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  1. Abstract

    Most COVID-19 studies commonly report figures of the overall infection at a state- or county-level. This aggregation tends to miss out on fine details of virus propagation. In this paper, we analyze a high-resolution COVID-19 dataset in Cali, Colombia, that records the precise time and location of every confirmed case. We develop a non-stationary spatio-temporal point process equipped with a neural network-based kernel to capture the heterogeneous correlations among COVID-19 cases. The kernel is carefully crafted to enhance expressiveness while maintaining model interpretability. We also incorporate some exogenous influences imposed by city landmarks. Our approach outperforms the state-of-the-art in forecasting new COVID-19 cases with the capability to offer vital insights into the spatio-temporal interaction between individuals concerning the disease spread in a metropolis.

     
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  6. We consider the sequential anomaly detection problem in the one-class setting when only the anomalous sequences are available and propose an adversarial sequential detector by solving a minimax problem to find an optimal detector against the worst-case sequences from a generator. The generator captures the dependence in sequential events using the marked point process model. The detector sequentially evaluates the likelihood of a test sequence and compares it with a time-varying threshold, also learned from data through the minimax problem. We demonstrate our proposed method’s good performance using numerical experiments on simulations and proprietary large-scale credit card fraud data sets. The proposed method can generally apply to detecting anomalous sequences. History: W. Nick Street served as the senior editor for this article. Funding: This work is partially supported by the National Science Foundation [Grants CAREER CCF-1650913, DMS-1938106, and DMS-1830210] and grant support from Macy’s Technology. Data Ethics & Reproducibility Note: The code capsule is available on Code Ocean at https://doi.org/10.24433/CO.2329910.v1 and in the e-Companion to this article (available at https://doi.org/10.1287/ijds.2023.0026 ).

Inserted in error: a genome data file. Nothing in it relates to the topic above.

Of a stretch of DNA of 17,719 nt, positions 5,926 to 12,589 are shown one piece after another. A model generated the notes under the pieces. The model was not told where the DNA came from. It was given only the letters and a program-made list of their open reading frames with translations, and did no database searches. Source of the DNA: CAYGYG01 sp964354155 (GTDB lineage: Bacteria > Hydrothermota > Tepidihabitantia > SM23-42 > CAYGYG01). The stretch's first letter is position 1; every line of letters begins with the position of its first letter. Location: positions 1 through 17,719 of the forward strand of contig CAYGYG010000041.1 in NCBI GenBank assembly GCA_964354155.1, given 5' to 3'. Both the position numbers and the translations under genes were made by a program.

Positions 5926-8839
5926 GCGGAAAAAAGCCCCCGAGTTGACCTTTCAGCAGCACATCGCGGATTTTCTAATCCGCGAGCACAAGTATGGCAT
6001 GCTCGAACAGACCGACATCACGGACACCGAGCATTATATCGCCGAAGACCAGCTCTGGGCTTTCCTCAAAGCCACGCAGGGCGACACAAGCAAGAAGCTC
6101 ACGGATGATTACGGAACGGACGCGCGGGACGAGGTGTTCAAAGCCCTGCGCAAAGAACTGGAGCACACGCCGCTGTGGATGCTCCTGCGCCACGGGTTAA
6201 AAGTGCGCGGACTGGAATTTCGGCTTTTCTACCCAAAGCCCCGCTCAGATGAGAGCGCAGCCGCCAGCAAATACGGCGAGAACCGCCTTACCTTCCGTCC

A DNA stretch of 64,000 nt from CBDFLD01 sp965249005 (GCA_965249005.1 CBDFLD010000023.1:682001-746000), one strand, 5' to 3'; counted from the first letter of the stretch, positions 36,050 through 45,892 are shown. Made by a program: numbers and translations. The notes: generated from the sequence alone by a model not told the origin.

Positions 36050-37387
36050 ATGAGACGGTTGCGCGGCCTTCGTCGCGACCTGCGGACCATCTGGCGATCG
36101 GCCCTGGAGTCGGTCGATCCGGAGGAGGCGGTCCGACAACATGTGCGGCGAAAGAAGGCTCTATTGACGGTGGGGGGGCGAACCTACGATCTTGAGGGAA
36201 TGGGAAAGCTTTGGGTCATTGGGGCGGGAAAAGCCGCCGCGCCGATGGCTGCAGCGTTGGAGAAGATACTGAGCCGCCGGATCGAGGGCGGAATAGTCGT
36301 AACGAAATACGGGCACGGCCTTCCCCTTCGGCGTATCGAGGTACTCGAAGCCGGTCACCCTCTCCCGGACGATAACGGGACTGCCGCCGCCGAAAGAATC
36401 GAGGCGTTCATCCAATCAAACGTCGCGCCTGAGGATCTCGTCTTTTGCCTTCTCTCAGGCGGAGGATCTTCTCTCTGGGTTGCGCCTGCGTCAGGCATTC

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    Free, publicly-accessible full text available April 1, 2024